1. Governance
June 9, 2017updated 29 Jul 2021 12:46pm

What challenges will the West of England's new mayor have to tackle?

By Jack May

The latest instalment of our weekly series, in which we use the Centre for Cities’ data tools to crunch some of the numbers on Britain’s cities.

Meet Tim. 

No, not Farron. This one:

Tim Bowles is the new mayor for the West of England, having served as a local councillor for Winterbourne, South Gloucestershire, since 2010. 

We don’t know all that much about him, other than that he used to run an events company, and that he got his phone out in the middle of his acceptance speech to make sure it was switched off. 

He’s a Conservative – which might seem surprising for a metro region until you remember that vast swathes of the West of England ‘metro’ region is just fields and villages – and is now tasked with running a region of around 750,000.

Content from our partners
The key role of heat network integration in creating one of London’s most sustainable buildings
The role of green bonds in financing the urban energy transition
The need to grow London's EV infrastructure at speed and scale

So. Now that Tim and his £62,000 salary are in situ, what’s the plan? What are the big problems in the West of England region that Tim Bowles will have to tackle to be a success as mayor? 

Thankfully, the good people over at the Centre for Cities have a shiny ‘Metro Mayor Data Dashboard’ tool, where you can explore data sets for each of the newly devolved regions. Go play

For the West of England region – centred on Bristol, the beating heart of British wokeness – there’s good news, and there’s bad news. 

The good news is that the region’s population is more skilled than the national average. 

Click any of the following images to expand them. All images: Centre for Cities.

And by quite a large margin, too – the green line is the West of England level, versus the grey which indicates the national average. 

Weekly wages are also rising pretty quickly too, and are now just about on a par with the national average. 

The employment rate for the West of England still sits higher than the national average, though there are signs that may not be the case forever. 

And the West of England’s claimaint count rate – aka, the percentage of the population needing benefits – is still slightly lower than the national average. 

At that point, the good news for the West of England pretty much dries up. 

The region may be more skilled than the national average, but its schools are drastically underperforming. 

The ‘Progress 8 scores’ – a measure, basically, of how much kids match up to the performance they could be capable of – are way down in the West of England, compared to the national average. 

If you look at kids on free school meals – the most disadvantaged pupils – it’s just as bleak, if not more so. 

And the new supply of apprenticeships is down on the national average, too. And that gap doesn’t look like it’ll get smaller any time soon.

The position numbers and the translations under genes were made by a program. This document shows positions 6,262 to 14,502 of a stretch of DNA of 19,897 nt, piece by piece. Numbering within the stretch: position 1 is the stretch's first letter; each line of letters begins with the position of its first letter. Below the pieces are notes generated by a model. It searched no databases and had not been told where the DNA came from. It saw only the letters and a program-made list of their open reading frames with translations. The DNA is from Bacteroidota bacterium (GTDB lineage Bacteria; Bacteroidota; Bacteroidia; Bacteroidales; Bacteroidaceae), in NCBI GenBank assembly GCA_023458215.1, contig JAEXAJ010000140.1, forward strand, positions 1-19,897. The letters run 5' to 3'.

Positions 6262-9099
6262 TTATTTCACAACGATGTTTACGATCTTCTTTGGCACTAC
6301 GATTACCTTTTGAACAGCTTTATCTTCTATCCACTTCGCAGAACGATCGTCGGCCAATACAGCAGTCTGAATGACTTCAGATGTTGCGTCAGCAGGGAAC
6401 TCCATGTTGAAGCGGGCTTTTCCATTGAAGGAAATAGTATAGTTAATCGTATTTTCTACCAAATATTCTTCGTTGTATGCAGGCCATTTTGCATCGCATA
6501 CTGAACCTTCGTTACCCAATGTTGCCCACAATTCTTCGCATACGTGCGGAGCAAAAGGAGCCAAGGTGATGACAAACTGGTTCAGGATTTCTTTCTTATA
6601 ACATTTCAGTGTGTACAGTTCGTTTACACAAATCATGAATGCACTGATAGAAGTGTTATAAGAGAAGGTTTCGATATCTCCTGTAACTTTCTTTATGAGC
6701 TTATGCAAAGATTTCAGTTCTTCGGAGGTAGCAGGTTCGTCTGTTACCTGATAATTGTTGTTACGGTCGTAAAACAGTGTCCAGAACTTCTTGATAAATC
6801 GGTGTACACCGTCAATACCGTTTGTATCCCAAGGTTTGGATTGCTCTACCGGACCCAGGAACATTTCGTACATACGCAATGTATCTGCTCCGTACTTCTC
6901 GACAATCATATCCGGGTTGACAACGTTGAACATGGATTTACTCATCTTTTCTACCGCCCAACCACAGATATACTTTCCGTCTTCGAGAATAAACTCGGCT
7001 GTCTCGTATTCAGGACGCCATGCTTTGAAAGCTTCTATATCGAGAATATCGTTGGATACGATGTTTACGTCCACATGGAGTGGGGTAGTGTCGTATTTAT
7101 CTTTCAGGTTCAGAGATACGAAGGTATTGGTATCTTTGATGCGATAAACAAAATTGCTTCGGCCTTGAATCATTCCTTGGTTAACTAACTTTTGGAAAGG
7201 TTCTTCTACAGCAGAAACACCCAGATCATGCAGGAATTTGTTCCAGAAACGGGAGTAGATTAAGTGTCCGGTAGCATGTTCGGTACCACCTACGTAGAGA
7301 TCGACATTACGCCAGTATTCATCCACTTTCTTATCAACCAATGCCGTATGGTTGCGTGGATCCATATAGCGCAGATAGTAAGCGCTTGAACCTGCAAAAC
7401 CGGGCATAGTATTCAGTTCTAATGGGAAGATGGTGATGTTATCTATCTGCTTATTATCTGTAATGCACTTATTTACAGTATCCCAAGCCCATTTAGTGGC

Although weekly wages may be growing faster in the West of England than the rest of the country, the total number of jobs is stagnating a little. 

Admittedly, there is only one year’s worth of decline here, as we don’t yet have the data for 2016; but given that the total number of jobs has fallen for three out of the five years we do have data for, it’s not looking great. 

And in terms of what the economy of the West of England can ship off to other people, the data once again shows a lackluster performance. 

Services exports are less lucrative in the West of England than in the rest of the country, and goods exports tell a similar tale. 

And then there’s this. The important stuff – the part of the article that all true CityMetric believers skim down to find. 


Bus journeys in the West of England region have soared since 2013, growing at a much faster rate than the rest of the country – where buses are basically in decline. 

But of course, being the West of England, there’s no data on anything like light rail, because there are no light rail or metro systems. The buses are literally it. 

So the important question here is whether or not that growth is really good news. Is it that more people are taking advantage of local bus services, enjoying good, quick, cheap journeys to and from work, clubs, their friends’ houses, and the pub? 

Or is it that slow, cranky, smelly, tired old busses are becoming more and more overcrowded and unpleasant, while still charging extortionate prices?

I did a bit of my (continuing) growing up in the West of England, and took the time to sample some of the area’s gourmet busses. From my experience, it’s very much the latter. 

Game on, Tim. 

Let’s see what you can do before re-election time comes around. 

Want more of this stuff? Follow CityMetric on Twitter or Facebook.

This article is from the CityMetric archive: some formatting and images may not be present.
Topics in this article :
Websites in our network